Over the past several years, I have been extremely cynical when talking about the Michigan men’s basketball team. I’ve only been to one game, and I felt justified in that decision because, for various reasons, the team just wasn’t very good. But, after the squad took Illinois down to the wire, I stroked my beard and said, “hmm?” After the blowout win against Minnesota, I paused and said: “Wait a second, what’s going to happen when State comes to town?” As Michigan State came and lost I almost got excited. But then the cynic in me decided that every decent team protects home court and that the emotions of a rivalry game lead to fluke wins all the time. The realist in me knew that without beating Wisconsin, the then-imminent top-25 national ranking was not going to come. So when the Badgers fell to the Wolverines last Saturday, I had to finally give in and admit that this team might be for real.

Sarah Royce

It seems other people have bought in as well. Crisler Arena has seen two straight sellouts, probably the first time that’s happened in quite some time. There was almost as much energy in the building as the games during the mid-to-late 1990s that may or may not have officially taken place. The student section was rowdy, and the rest of the arena joined in with a little noise as well. The alternating “Go Blue” chant during opponents’ free throws was a particularly nice touch.

Despite the renewed fan interest, Crisler Arena still has a bit of a cold atmosphere. The Maize Rage does a tremendous job of wearing maize to the arena. The rest of the crowd – not so much. I’m not looking for a completely unified color scheme like the crowd at the University of Illinois, although a 13,000-person maize-out would be impressive. Rather, I’m just looking for the elimination of white. During the game on Saturday, all the white shirts in the crowd created what seemed to me to be a cold, unimposing feeling in the gym.

Speaking of the color white, the athletic department could go a long way toward killing some of the sterility in the gym by painting the inside of the tunnel and the facings of the upper seating level some color other than plain white. While I’ll concede that a majority of the sense of place in an athletic venue is a direct result of fan enthusiasm, there are a couple more things that the athletic department could do to make Crisler Arena more impressive. During the Brian Ellerbe era, television viewers saw a huge shadow under the scoreboard, due to the fact that Crisler is one of the few venues I’ve seen where the speakers are underneath the scoreboard instead of above. Someone has apparently worked hard trying to get rid of the shadow, as it’s almost gone. But almost gone means it’s still slightly there.

If money were no object in my renovation of Crisler, I would completely eliminate the poor attempt at a grand staircase on the East side of the arena. In its place, and in place of the grass berm on either side of it, I would build a large entrance atrium. It could hold a small team hall of fame, maybe a mini M-Den or a few more concession stands. With the concourses as narrow as they are, why wouldn’t the athletic department want to increase the points of sale? Now, of course, money is definitely an object and building a new entrance would also probably entail quite the structural engineering feat, but hey – let’s think big. I don’t know much about the bowels of the arena, but locker rooms and training facilities go a long way toward drawing recruits. And the word on the street is that, at the very least, the wrestlers’ locker room is in need of a renovation.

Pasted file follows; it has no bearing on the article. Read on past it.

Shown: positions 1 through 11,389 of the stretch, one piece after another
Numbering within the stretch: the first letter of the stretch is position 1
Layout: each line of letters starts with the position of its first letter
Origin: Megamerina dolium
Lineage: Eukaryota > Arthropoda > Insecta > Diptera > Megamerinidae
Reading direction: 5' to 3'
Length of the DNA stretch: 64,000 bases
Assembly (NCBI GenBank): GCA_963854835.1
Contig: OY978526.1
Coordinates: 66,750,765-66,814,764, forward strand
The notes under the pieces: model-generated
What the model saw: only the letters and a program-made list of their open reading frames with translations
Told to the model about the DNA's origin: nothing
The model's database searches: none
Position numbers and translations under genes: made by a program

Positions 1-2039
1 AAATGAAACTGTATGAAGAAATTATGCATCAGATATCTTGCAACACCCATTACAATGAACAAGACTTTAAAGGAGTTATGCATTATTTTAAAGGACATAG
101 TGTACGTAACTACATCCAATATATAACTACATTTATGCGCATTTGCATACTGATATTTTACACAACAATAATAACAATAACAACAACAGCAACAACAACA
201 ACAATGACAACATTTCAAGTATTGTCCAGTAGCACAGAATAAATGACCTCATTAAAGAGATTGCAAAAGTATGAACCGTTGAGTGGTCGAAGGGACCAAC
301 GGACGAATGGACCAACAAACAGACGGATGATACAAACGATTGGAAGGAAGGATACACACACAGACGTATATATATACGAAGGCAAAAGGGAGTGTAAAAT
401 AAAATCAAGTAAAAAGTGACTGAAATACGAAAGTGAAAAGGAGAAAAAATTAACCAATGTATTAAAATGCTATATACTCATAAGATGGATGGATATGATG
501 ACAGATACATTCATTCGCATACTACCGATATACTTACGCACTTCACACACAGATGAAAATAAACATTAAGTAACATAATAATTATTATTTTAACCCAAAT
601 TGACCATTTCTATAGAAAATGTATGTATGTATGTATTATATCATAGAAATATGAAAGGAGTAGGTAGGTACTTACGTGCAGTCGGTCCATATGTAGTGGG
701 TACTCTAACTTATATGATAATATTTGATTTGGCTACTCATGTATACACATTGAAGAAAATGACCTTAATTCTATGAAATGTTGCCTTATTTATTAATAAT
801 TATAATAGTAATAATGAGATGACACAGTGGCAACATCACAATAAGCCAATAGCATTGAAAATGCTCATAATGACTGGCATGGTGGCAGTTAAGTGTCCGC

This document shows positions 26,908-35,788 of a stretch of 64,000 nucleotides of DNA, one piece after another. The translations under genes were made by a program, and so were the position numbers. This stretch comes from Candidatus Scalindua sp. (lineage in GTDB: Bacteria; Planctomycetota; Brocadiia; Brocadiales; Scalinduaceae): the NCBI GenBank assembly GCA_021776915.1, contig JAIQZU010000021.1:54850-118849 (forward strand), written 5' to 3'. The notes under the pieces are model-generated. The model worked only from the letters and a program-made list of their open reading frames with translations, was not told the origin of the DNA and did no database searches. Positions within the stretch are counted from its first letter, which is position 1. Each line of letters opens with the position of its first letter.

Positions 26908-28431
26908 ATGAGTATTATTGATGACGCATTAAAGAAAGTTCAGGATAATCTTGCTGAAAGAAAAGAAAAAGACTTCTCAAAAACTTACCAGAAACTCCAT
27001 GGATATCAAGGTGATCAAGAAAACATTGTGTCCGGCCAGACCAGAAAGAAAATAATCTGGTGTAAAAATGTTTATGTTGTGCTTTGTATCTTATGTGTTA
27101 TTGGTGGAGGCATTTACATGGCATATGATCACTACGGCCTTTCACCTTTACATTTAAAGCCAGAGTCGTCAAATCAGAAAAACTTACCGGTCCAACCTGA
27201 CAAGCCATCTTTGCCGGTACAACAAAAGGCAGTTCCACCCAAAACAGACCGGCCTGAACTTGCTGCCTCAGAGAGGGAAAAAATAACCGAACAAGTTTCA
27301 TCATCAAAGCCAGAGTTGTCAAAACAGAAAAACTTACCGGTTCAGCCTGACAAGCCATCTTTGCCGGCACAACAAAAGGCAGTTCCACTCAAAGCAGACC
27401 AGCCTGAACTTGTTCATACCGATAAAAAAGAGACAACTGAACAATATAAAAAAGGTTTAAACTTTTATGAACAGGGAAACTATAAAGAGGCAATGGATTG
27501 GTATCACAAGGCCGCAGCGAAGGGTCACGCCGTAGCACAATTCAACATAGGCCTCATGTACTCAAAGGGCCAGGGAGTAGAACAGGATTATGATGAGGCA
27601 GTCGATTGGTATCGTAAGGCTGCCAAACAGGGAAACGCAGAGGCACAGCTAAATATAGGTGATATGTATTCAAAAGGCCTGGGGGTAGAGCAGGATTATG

If I come off as being nit-picky or ridiculous with all of these complaints and suggestions about Crisler Arena, it’s because I am nit-picky. But all of these recommendations come with good intentions. In the future I would love to be able to turn on a game, or even attend one, and be impressed by “the house that Cazzie built.” I would love for viewers all across the country to be able to turn on a Michigan basketball game and be somehow impressed by the aesthetic experience. Now, I realize that the standard basketball fan isn’t going to necessarily contemplate how the large, white tunnel behind the North basket – and the gap that it creates – contributes to an empty, sterile feeling in the gym. But I think these things do matter – at the very least subconsciously. Does the wood trim in Cameron Indoor Stadium make the Duke University basketball experience what it is? Not really, but the wood trim is still there. Intercollegiate athletics are an incalculable asset, and having a prominent men’s basketball team can go a long way in maintaining the University’s status in the nation. It would be wise for the athletic department to consider ways to make its basketball venue more respected, because with that respect will come years of positive attention.

Betts can be reached at djmbetts@umich.edu.

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